Sports Commentary: Shape up or ship out
ASSISTANT SPORTS EDITOR
When Delaware hired Chrissi Rawak as athletic director last May, the university’s marquee athletic programs were in shambles.
The men’s basketball team finished 7-23 overall and 2-16 in the conference, their worst CAA record ever. At the conclusion of the season, interim AD Matt Robinson fired coach Monte Ross.
The football team finished 4-7, their worst record since 2008. Dave Brock got the axe after an uninspiring 2-4 start to the 2016 season. Brock left Delaware with a career record of 19-22.
Rawak is tenacious. She doesn’t care about your resume. She doesn’t care how long you’ve been here. She cares about winning.
On Oct. 16, she wiped the slate clean. That was the day Rawak fired not only Brock, but also volleyball coaches Bonnie Kenny and Cindy Gregory. The moves precipitated a year-long trend of long-time coaches stepping aside.
Scott Grzenda was the only coach Delaware ever had in women’s soccer. After 27 years as head coach, Grzenda retired Nov. 11. His squads posted just four seasons above .500 in conference play since 2001. In 2016, the team finished eighth in the CAA with a conference record of 3-5-1.
Bob Shillinglaw’s 39-year run as Delaware men’s lacrosse head coach ended Friday night with an 11-7 loss at Fairfield. The grizzled head coach announced his retirement before the 2017 season, prompting a complete farewell tour. Despite a laundry list of career accomplishments, Shills’ teams struggled in recent seasons, going a combined 6-26 in the CAA in the six years since they last won the conference.
The latest casualty of the Rawak era is 21-year women’s basketball head coach Tina Martin. She retired Friday from coaching at Delaware but not from coaching, according to a report from The News Journal. Various media outlets have reported that the fiery 52-year-old still had years remaining on her contract. After advancing to the Sweet 16 in 2013, her team suffered a steady decline in the following years, culminating in a one-and-done appearance in this year’s CAA tournament.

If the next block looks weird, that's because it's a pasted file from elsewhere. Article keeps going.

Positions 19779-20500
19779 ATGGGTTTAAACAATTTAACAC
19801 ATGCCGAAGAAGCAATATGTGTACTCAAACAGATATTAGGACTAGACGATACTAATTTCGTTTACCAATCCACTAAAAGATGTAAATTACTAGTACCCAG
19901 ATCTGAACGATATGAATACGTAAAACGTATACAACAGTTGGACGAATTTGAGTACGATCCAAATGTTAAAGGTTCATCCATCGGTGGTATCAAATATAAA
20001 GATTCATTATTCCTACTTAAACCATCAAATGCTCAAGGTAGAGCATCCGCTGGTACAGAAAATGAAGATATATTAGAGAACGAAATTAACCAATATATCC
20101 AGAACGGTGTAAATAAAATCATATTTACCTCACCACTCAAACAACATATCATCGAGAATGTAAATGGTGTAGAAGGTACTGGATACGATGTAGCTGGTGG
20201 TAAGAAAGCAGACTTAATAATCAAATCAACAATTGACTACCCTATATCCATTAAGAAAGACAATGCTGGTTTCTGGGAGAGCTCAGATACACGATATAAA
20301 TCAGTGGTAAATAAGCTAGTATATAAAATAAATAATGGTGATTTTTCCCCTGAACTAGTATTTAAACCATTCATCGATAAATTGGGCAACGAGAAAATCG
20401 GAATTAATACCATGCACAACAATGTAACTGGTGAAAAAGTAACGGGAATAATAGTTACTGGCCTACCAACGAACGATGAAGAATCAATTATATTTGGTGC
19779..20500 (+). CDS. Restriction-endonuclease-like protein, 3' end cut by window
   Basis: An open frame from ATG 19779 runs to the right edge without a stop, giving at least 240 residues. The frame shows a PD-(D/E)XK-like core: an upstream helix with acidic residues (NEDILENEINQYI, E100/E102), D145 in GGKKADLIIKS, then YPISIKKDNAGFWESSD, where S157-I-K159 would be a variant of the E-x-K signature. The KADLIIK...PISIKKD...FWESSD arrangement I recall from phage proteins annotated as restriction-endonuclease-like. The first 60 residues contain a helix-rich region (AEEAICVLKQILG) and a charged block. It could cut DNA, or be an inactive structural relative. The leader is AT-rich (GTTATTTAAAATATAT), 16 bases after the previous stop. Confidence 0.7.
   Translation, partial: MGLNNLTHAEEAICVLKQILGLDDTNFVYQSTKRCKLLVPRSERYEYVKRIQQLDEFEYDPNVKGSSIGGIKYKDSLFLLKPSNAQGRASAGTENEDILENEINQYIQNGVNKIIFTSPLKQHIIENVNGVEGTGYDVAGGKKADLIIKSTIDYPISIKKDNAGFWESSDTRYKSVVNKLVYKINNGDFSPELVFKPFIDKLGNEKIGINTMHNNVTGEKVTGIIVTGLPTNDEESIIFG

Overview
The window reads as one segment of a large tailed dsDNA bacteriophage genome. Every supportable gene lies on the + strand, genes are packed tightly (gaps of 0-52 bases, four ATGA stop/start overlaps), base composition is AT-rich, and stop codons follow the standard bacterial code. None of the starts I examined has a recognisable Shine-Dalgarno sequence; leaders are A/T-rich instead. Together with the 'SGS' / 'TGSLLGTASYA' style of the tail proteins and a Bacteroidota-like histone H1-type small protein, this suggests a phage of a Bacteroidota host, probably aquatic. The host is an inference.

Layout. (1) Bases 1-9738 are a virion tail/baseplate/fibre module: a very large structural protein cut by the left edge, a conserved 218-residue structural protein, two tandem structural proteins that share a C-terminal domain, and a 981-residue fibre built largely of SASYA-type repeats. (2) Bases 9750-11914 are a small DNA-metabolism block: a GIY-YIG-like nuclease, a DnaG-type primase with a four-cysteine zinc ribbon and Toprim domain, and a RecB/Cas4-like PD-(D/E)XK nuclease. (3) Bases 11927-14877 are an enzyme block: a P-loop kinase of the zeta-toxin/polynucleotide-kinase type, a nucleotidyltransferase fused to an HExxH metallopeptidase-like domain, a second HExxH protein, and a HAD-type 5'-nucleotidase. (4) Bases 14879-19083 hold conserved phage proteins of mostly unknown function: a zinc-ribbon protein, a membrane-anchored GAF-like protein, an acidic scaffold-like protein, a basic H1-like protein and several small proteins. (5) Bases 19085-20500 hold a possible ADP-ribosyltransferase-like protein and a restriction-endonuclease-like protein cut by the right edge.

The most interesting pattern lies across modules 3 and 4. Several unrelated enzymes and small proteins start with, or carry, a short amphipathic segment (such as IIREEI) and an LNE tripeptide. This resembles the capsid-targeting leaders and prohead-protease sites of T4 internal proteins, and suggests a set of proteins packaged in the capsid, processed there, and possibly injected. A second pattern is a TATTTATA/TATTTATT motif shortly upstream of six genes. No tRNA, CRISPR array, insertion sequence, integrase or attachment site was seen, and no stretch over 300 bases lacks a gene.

Rawak is also charismatic. It reflects in her choice of coaches and everyday charm.
When Rolf van de Kerkhof’s field hockey team won the national championship in November, Rawak gleefully took to the field to share in the celebration. No other athletic director witnessed a women’s national championship since 1983. Rawak saw one in her first six months.
On the field after the game, she explained her vision.
“What I’m working hard to get all of our coaches to do is building programs, not just teams,” Rawak said. “That builds sustainable success. That builds that winning culture.”
Martin Ingelsby, the protege of Notre Dame and former Delaware head coach Mike Brey, was hired by Rawak before she even formally took office. He is a vibrant and polished first-year head coach with a blind passion toward the sport and profession. Day one, he signed Ryan Daly, who quickly became the program’s cornerstone. By season’s end he improved the Hens’ overall record by six wins from the year before.
Sara Matthews, heralded as a top recruiter at Texas Christian University, is tasked with rebuilding what was a “toxic environment” for women’s volleyball under Kenny and Gregory. Rawak said she is the “quintessential student of the game.”
In addition to Matthews, Rocco and Ingelsby, Rawak hired Mike Barroqueiro as the new women’s soccer coach and Pablo Montana as the new men’s tennis head coach. She will hire new women’s basketball and men’s lacrosse head coaches in the coming months.
In less than a year, roughly 40 percent of the head coaching positions have turned over, under Rawak. Shape up or ship out.
Editor’s Note: This article was updated at 5:30 p.m. on Tuesday, May 2. The originally published version incorrectly listed Delaware’s last national championship as occurring in 1983. The football team won the FCS national title in 2003.